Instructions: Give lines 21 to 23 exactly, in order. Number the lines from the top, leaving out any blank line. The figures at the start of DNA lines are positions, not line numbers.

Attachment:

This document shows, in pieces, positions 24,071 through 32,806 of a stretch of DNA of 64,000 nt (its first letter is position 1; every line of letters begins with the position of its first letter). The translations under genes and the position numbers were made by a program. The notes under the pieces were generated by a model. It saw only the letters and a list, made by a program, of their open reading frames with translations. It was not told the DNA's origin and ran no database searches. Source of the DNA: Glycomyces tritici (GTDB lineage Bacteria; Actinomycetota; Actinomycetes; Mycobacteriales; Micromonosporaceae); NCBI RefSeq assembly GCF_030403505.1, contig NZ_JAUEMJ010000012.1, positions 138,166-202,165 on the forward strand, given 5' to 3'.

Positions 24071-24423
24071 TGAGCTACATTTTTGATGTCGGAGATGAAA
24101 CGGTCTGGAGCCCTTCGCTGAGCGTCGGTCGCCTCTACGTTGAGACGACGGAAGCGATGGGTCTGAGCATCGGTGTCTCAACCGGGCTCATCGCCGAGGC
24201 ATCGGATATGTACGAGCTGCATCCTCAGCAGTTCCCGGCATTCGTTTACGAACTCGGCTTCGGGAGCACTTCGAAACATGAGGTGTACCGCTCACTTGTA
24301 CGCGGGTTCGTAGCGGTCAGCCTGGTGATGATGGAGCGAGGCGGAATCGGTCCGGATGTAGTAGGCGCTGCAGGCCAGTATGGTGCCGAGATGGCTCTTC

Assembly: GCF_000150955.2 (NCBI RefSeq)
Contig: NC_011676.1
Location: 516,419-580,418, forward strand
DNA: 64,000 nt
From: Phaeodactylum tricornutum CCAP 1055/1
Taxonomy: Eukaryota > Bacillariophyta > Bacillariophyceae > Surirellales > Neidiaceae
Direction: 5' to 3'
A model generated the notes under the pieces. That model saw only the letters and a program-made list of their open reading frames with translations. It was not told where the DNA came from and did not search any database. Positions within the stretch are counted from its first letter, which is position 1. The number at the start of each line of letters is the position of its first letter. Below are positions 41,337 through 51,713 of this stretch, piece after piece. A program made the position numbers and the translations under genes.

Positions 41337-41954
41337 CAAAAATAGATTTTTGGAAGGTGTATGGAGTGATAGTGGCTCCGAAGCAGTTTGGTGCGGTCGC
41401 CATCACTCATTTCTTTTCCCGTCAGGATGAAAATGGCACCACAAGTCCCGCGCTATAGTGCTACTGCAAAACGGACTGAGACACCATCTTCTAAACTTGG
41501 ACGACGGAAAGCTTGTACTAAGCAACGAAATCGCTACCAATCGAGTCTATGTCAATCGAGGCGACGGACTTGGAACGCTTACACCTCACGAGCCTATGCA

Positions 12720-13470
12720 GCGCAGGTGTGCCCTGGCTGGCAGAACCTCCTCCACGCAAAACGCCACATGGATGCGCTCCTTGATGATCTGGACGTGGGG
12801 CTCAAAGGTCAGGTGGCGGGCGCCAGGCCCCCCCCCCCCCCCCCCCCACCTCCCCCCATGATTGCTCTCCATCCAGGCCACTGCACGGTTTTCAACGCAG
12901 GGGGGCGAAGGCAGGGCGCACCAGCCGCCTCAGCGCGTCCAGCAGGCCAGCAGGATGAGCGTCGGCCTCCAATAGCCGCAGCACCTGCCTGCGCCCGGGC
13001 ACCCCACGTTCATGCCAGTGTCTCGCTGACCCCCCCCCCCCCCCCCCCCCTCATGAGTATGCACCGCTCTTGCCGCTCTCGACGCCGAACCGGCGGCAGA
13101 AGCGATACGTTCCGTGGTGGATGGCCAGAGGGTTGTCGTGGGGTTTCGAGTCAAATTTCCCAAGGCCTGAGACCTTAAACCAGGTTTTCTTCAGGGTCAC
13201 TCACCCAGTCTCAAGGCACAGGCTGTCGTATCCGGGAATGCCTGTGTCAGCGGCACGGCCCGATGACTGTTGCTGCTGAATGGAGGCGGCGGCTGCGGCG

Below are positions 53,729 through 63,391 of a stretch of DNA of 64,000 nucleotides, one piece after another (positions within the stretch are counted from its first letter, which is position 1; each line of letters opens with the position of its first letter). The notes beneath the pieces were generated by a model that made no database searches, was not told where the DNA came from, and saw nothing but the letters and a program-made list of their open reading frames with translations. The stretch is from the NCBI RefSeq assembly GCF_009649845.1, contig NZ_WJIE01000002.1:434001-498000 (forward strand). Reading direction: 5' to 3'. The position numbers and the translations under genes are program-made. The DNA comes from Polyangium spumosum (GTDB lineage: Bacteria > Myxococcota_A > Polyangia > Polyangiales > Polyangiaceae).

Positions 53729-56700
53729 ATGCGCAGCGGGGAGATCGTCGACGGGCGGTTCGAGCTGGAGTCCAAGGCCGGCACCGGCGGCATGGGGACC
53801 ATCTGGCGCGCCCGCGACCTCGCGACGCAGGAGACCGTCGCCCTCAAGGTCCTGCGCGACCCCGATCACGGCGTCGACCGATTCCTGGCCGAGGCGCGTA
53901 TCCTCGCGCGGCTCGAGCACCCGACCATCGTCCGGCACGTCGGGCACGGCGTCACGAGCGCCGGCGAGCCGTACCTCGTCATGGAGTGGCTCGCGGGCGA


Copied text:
12801 CTCAAAGGTCAGGTGGCGGGCGCCAGGCCCCCCCCCCCCCCCCCCCCACCTCCCCCCATGATTGCTCTCCATCCAGGCCACTGCACGGTTTTCAACGCAG
12901 GGGGGCGAAGGCAGGGCGCACCAGCCGCCTCAGCGCGTCCAGCAGGCCAGCAGGATGAGCGTCGGCCTCCAATAGCCGCAGCACCTGCCTGCGCCCGGGC
13001 ACCCCACGTTCATGCCAGTGTCTCGCTGACCCCCCCCCCCCCCCCCCCCCTCATGAGTATGCACCGCTCTTGCCGCTCTCGACGCCGAACCGGCGGCAGA